The sex conference gives instruction involving Internet porn, stripteases, bathing with others, sexting, sexual role-playing, and anal intercourse among its many licentious prescriptions.
It’s also attended by students as young as 11 years old.
And it’s partially funded with your tax money.
It’s called the Oregon Adolescent Sexuality Conference (OASC), which has been taking place annually in Seaside, Oregon, for the past 20 years.
It’s billed as a program that encourages “safe sex” and prevents teen pregnancy, but parents who sign permission slips allowing their children to attend probably don’t realize the event is anything but safe.
A KOIN 6 investigation found that some of the OASC material comes from a porn website called VirtualFem, which describes itself as “a natural language understanding virtual girlfriend, virtual sex, and virtual striptease game for windows.” Another site, NaughtyGameSource.com, characterized VirtualFem as a “Sex dating game that combines AI, POV porn video, and text interaction” and lists its content thus: “X-Rated, POV, real women, chatting, stripping, masturbation, bl****bs, sex, anal.” The OASC also provided pamphlets advocating cyber and phone sex to students as young as middle-schoolers.
This year’s OASC took place on April 7 and 8, but the results of KOIN 6’s investigation were just released on Wednesday. As to this, KOIN 6 writes:
The pamphlets go on to suggest other ways students can engage in intimate activities without going all the way, including bathing together, shaving each other, wearing each other’s underwear, role playing, buying an extra-large pair of pajama bottoms to sleep in together, lap dances and strip teases.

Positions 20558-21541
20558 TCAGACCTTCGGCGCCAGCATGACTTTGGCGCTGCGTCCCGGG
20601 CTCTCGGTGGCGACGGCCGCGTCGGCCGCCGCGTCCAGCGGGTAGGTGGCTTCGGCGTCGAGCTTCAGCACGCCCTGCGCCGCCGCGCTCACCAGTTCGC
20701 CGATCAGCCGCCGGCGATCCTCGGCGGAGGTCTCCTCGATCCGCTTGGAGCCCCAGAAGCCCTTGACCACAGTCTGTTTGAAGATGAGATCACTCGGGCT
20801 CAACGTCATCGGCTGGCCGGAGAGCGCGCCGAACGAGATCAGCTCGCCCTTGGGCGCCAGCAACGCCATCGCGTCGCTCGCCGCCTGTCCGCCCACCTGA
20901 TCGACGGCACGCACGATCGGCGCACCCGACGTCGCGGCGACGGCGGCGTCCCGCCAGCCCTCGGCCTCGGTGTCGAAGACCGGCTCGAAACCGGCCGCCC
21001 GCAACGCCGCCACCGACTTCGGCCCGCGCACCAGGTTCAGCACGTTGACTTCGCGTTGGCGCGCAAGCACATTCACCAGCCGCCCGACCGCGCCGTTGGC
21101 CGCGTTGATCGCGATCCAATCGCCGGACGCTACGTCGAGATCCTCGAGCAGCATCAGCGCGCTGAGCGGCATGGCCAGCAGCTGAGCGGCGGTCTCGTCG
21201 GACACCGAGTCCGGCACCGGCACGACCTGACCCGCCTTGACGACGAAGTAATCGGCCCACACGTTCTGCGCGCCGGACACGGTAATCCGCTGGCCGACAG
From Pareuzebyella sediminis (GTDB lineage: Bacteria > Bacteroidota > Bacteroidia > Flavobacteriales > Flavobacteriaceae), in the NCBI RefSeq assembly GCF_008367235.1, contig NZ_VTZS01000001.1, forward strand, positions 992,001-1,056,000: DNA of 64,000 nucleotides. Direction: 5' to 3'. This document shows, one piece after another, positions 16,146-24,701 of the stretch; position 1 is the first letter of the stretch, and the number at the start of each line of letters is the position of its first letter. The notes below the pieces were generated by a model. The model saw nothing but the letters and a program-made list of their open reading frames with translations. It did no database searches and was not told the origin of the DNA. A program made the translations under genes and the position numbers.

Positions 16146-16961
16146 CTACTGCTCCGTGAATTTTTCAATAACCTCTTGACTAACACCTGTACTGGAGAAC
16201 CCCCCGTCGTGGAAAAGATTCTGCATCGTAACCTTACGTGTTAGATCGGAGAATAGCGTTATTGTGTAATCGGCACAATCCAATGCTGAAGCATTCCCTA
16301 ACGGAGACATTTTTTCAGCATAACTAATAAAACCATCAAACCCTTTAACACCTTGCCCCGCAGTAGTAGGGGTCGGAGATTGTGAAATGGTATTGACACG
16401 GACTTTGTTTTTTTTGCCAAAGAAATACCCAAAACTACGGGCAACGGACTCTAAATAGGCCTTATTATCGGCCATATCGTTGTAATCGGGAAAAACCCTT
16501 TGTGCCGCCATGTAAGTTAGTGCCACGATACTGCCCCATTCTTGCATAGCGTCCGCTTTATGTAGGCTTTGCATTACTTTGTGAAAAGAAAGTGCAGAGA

Another workshop at the conference focuses on how to pleasure someone else over the Internet.
“Teledildonics basically refers to the control of sex toys over the Internet; the remote use of sex toys,” said keynote speaker Cory Silverberg in an audiotape obtained by KOIN 6 News after the conference from an attendee.
KOIN 6 writes that “Silverberg gives detailed directions on how to make an avatar for virtual sex” and says “You can program her to do whatever you want to say, if you don’t want to say, ‘give me a b*** job or something.’”
Not surprisingly and perhaps owing to the investigation and citizens who protested the event, this year’s OASC “exhibit and viewing areas were closed off to the public” for the first time ever, reported WatchDogWire.com (WDW). Relating the observations of protesters, WDW continues, “From the outside [of the OASC site) we could not see booth areas and the displays were blocked from street view by black curtains. According to people who were at the conference, some of the non-controversial materials were out toward the front but the further one went into the convention area, the more extreme the material on display.”
The OASC’s director, Brad Victor, has likewise tried to suppress information. Referring to conference instruction about phone sex over the Internet’s Skype service, KOIN 6 asked him if such interaction could be recorded and later used to harm a student. Victor’s response was, “Is this interview going down this line the whole time? If it is, I’m walking out. I’m serious about this,” reports KOIN 6.
The question was especially relevant because, as WDW reports, Oregon’s Clatskanie School District “is currently being sued for $5 million dollars by the parents of four girls who were hounded and bullied by other students into sexting.” Given this and noting that one Clatskanie school bus was at the OASC this year, WDW asked, “Why was Clatskanie still sending students to a conference that actively promotes sexting?”